Herrera C, Armanasco N, García-Pérez J, et al., 2016, Maraviroc and reverse transcriptase inhibitors combinations as potential pre-exposure prophylaxis candidates, AIDS, Vol: 30, Pages: 1015-1025, ISSN: 0269-9370
Objective: Receptive anal intercourse in both men and women is associated with the highest probability for sexual acquisition of HIV infection. As part of a program to develop an effective prevention strategy, we performed an ex-vivo preclinical evaluation to determine the efficacy of multiple double combinations of maraviroc (MVC) and reverse transcriptase inhibitors (RTIs).Design: The entry inhibitor, MVC, a nucleotide RTI, tenofovir and two non-nucleoside RTIs, UC781 and TMC120 (dapivirine, DPV), were used in double, combinations against a panel of CCR5-using clade B and clade C HIV-1 isolates and against MVC-escape variants. A gel-formulated version of MVC-DPV combination was also tested.Methods: Indicator cells, cocultures of immature dendritic cells with CD4+T cells, and colorectal tissue explants were used to assess antiviral activity of drug combinations.Results: All dual MVC-RTI combinations tested inhibited MVC-sensitive and resistant isolates in cellular and colorectal explants models. All the combinations were positive with no reduction in the activity of MVC. In tissue explants, the combinations against all viral isolates tested produced an increase in the activity of MVC. An initial gel-formulation of MVC-DPV combination showed greater and prolonged antiviral activity of MVC in mucosal tissue explants.Conclusion: This study demonstrates that combinations based on antiretroviral drugs inhibiting HIV transmission at viral entry and reverse transcription have potential as prevention strategies against colorectal transmission of HIV-1 including MVC-resistant isolates. Preclinical evaluation with colorectal tissue explants indicates that a gel-formulation of MVC-DPV is an effective candidate colorectal microbicide.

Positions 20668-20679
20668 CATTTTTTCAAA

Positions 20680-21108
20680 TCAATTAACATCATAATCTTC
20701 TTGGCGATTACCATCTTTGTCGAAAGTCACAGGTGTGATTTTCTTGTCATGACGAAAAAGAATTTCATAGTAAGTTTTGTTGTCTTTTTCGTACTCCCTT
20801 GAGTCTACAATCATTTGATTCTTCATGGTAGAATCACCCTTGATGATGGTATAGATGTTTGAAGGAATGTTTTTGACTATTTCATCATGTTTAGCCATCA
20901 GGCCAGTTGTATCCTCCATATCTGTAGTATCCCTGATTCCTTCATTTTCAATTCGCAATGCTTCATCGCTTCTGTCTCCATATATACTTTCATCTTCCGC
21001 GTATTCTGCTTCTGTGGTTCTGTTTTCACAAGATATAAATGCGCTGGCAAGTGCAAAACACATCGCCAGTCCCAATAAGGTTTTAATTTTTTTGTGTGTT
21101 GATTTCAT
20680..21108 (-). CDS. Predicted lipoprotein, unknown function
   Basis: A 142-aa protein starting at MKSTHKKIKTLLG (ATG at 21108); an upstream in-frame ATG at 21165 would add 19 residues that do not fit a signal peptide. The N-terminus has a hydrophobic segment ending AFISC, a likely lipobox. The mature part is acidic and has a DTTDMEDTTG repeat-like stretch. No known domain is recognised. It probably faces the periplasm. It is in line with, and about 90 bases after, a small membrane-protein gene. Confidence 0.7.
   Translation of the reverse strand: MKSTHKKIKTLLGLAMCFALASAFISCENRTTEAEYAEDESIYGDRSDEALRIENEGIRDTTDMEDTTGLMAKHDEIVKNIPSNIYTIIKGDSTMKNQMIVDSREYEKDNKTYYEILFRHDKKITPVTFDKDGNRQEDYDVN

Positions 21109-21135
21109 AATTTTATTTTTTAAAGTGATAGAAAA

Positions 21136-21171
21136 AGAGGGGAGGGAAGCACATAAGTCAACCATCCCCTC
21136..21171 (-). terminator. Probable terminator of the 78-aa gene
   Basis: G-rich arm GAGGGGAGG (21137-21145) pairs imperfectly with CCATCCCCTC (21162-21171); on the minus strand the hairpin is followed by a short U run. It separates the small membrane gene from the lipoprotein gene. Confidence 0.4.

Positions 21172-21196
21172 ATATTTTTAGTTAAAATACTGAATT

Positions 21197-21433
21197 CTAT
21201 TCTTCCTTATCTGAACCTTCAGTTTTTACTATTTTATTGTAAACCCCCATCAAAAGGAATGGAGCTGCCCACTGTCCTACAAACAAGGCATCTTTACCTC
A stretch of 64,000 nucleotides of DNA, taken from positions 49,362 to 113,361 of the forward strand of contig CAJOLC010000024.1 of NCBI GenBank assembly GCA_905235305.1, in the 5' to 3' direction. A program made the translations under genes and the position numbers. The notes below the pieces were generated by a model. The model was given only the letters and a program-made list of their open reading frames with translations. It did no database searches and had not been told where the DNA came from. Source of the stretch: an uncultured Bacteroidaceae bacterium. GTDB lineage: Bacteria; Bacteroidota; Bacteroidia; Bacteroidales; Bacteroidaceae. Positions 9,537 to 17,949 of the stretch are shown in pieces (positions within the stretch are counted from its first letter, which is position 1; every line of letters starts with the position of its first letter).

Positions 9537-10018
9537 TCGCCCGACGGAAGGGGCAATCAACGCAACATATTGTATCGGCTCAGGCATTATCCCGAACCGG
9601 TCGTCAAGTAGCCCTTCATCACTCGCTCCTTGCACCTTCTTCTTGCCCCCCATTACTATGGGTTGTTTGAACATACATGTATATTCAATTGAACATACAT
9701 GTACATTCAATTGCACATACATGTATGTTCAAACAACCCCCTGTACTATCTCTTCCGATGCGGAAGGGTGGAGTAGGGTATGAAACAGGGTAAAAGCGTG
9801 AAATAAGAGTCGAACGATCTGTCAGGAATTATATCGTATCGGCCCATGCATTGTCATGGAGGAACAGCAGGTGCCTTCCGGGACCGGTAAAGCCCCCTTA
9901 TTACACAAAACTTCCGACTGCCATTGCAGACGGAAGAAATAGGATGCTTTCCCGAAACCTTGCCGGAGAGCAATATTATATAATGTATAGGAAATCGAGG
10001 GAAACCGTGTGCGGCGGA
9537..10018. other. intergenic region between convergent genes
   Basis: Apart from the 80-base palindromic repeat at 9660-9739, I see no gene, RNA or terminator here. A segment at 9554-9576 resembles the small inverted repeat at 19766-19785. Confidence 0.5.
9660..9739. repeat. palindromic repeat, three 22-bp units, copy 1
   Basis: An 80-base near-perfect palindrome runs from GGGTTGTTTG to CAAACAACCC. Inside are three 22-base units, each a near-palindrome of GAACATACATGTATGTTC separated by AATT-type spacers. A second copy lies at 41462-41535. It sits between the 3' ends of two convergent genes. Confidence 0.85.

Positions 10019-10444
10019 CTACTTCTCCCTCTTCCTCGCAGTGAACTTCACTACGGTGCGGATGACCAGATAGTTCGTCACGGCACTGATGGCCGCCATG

Mann JF, Tregoning JS, Aldon Y, et al., 2016, CD71 targeting boosts immunogenicity of sublingually delivered influenza haemagglutinin antigen and protects against viral challenge in mice., Journal of Controlled Release, Vol: 232, Pages: 75-82, ISSN: 1873-4995
The delivery of vaccines to the sublingual mucosa is an attractive prospect due to the ease and acceptability of such an approach. However, novel adjuvant and delivery approaches are required to optimally vaccinate at this site. We have previously shown that conjugation of protein antigen to the iron transport molecule, transferrin, can significantly enhance mucosal immune responses. We tested whether conjugating influenza haemagglutinin to transferrin could improve the immune response to sublingually delivered antigen. Transferrin conjugated haemagglutinin induced a significant antibody and T cell response in both naïve animals and previously immunized animals. The immune response generated was able to protect mice against influenza virus challenge. Sublingually administered antigen dispersed more widely through the gastro-intestinal tract than intranasally delivered antigen and transferrin conjugation had a more marked effect on sublingually delivered antigen than intranasal immunisation. From these studies we conclude that transferrin conjugation of antigen is effective at boosting immune responses to sublingually delivered antigen and may be an attractive approach for influenza vaccines, particularly when mass campaigns are required.